Pete

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                  • #10
                    Not a lot happens to bean roast character before the 'Maillard Effect' kicks in at about 150°C (til 170°C). Baking
                    typically occurs from 1st to 2nd crack with insufficient airflow and/or reduced heat input resulting in unbalanced roast dynamics and
                    a flatlining or negative temp increase, giving too long a time between 1st and 2nd crack/end of roast.
                    Baked roasts taste bitter, metallic and lifeless.

                    I'm sure that there is a point where the drying cycle is too long and that this may or may not affect the eventual taste profile of the roast
                    but some really 'fresh crop' coffee with around 14% free moisture is given a long drying time. It might be possible to impart negative
                    taste characters if there is insufficient airflow during the drying phase, resulting in 'stewing' the beans in their own steam
                    but I'm only speculating here.
                    I believe that some roasters in Germany twice roast their beans by roasting into the drying phase (but not more than 150°C)
                    then cooling and re-roasting until completion.

                    There's not really enough info in the OP to determine what the issue is. I would say at CS7, sourness, rather than bitterness would be evident.
                    If the inside of the bean is being dried too fast and therefore unevenly, during the drying phase, then internal scorching could be the outcome
                    in the more developed roasts (CS9-10).
                    Internal scorching will give bitter cup characters.


                    I normally aim for a temp increase of 10°C/min by 150°C, 7°C/min @ 180°C and 5°C/min by the end of 1st crack til the end.
                    I aim for about 4 minutes from the onset of 1st crack to the onset of 2nd crack.

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                    • #11
                      Originally posted by chokkidog View Post
                      I normally aim for a temp increase of 10°C/min by 150°C, 7°C/min @ 180°C and 5°C/min by the end of 1st crack til the end.
                      I aim for about 4 minutes from the onset of 1st crack to the onset of 2nd crack.
                      Great feedback. Typically what temp would you be aiming to load the beans at and what rate of rise from loading to 150C. From your comments I understand 10/min from 150 so guessing you are slowing the RoR on reaching 150

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                      • #12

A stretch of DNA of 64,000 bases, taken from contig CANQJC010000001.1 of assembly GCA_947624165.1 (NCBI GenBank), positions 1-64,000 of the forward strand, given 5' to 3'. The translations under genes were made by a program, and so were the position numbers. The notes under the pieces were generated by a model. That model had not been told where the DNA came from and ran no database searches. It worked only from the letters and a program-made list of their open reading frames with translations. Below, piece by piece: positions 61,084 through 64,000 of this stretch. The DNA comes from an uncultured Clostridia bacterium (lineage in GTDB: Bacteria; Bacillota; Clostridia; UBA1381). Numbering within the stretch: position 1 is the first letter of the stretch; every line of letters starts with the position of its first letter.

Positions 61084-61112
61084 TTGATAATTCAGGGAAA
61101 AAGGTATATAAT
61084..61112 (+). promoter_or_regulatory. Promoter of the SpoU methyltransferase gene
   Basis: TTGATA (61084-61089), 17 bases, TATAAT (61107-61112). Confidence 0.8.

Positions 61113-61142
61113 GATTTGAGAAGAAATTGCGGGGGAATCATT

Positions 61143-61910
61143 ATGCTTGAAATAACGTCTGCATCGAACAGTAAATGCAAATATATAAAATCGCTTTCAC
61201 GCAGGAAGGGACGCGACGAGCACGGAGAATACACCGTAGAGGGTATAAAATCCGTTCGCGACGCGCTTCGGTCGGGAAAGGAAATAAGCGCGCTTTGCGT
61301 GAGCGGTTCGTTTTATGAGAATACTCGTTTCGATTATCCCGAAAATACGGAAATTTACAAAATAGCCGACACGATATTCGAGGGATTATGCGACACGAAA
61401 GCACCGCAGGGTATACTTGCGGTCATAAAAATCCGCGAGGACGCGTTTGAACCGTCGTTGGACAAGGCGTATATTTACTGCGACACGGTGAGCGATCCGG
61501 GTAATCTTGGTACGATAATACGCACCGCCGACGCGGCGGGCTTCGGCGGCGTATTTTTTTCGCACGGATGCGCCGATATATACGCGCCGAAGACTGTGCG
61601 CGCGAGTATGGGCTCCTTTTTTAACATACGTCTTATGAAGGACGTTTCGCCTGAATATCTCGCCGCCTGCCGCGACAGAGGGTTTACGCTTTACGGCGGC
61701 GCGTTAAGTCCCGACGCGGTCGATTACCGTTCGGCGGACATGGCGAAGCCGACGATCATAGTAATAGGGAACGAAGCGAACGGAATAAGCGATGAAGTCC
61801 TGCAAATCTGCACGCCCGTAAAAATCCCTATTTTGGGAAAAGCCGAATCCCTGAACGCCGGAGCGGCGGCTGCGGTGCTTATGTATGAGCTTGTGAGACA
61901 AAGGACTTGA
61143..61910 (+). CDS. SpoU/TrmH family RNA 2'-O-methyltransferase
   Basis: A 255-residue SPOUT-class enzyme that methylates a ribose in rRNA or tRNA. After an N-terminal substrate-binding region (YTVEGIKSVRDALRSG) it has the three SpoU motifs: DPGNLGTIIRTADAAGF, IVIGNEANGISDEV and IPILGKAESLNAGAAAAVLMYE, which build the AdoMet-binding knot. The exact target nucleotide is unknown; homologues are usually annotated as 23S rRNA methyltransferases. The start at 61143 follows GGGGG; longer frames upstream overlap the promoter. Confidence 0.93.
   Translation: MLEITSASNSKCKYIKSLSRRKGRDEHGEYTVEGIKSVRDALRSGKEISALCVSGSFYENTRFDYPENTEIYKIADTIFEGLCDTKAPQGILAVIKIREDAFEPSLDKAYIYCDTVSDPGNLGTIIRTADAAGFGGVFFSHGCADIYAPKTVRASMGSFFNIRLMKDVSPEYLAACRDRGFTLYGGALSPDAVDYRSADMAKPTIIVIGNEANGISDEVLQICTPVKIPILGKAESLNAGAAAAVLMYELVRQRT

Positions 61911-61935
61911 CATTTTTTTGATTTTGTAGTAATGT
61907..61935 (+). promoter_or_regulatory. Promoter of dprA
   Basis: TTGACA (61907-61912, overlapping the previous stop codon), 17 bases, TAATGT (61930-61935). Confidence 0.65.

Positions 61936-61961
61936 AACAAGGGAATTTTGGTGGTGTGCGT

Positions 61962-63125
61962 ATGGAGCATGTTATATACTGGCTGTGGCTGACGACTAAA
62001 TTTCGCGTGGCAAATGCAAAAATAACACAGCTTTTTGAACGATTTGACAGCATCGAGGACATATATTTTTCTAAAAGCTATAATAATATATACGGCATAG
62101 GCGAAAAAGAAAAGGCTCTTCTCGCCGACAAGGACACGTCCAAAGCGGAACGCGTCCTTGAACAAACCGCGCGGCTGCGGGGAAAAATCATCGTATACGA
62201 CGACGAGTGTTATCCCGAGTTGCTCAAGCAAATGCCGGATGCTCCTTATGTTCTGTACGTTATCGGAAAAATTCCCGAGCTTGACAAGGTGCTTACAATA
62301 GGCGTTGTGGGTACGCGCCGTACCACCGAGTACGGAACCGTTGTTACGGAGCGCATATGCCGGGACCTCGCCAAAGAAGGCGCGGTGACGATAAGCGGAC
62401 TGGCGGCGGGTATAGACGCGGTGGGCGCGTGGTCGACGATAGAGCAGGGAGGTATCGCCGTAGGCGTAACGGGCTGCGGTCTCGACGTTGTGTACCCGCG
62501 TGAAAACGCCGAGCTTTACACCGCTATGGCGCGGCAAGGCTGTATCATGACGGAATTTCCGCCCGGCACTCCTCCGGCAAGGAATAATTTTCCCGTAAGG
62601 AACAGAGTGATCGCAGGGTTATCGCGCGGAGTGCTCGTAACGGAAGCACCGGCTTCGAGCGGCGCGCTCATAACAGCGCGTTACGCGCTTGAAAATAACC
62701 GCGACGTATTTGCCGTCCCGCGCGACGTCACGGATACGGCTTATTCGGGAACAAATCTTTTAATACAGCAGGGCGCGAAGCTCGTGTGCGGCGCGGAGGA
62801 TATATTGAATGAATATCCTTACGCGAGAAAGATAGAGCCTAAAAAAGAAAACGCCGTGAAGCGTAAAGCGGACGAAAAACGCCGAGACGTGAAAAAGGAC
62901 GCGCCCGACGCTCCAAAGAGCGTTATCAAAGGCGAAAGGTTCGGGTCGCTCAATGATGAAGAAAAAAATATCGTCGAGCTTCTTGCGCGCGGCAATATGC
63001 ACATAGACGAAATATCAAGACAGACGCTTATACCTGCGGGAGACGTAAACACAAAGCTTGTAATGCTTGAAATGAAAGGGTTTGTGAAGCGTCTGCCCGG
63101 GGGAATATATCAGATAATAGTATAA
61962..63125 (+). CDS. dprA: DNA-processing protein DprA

Try this. . Behmor roaster
                        300g - 1lb - P5 - C

                        mine hits 1st crack with 3-4 mins to go. At that point I crack open the door and hold it open with the brush handle.

                        keep it going until 2nd crack starts (you may need to press + a couple of times)

                        As soon as 2nd crack starts, hit cool.

                        I bag my roast and consume at 2 to 3 weeks post roast.

                        Good luck

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                        • #13
                          Thanks for all the advice here guys!

                          Just some additional info on the Behmor too. The manual recommends the P1/2 profile for Centrals, P3 for Brazilians, Africans, SE Asia, Malabar and the P4/5 for low grown island coffees. The P3 worked really well for Sumatra Lake Toba beans.

                          I don't have a temp probe so cannot tell what I'm getting up to but the P3 C Profile takes 21.5mins to complete the roast. The temp profile does show a slowish ramp as 1 min climb then 1 min at 70% power, 10 mins at 80% then full blast to the end.

                          The P5 profile gives a gentler ramp so I will give this one a try too as it's 1 min climb then 5.5 mins climb at 70% power, 8.5 mins at 80% then full blast to the end.

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                          • #14
                            Here's an interesting visual look at the Behmor profiles (what the different Profiles actually do) - I don't have a behmor but this is a really interesting comparison for what they recommend works well for different bean origins when compared to my Corretto technique… :-)

                            Chocolate Alchemy » Behmor 1600 for roasting cocoa

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                            • #15
                              Matt, I've never considered roasting my own cocoa beans but I do LOVE chocolate! I feel another addiction coming on

                              I wonder if there's an aussie Beanbay for cocoa beans somewhere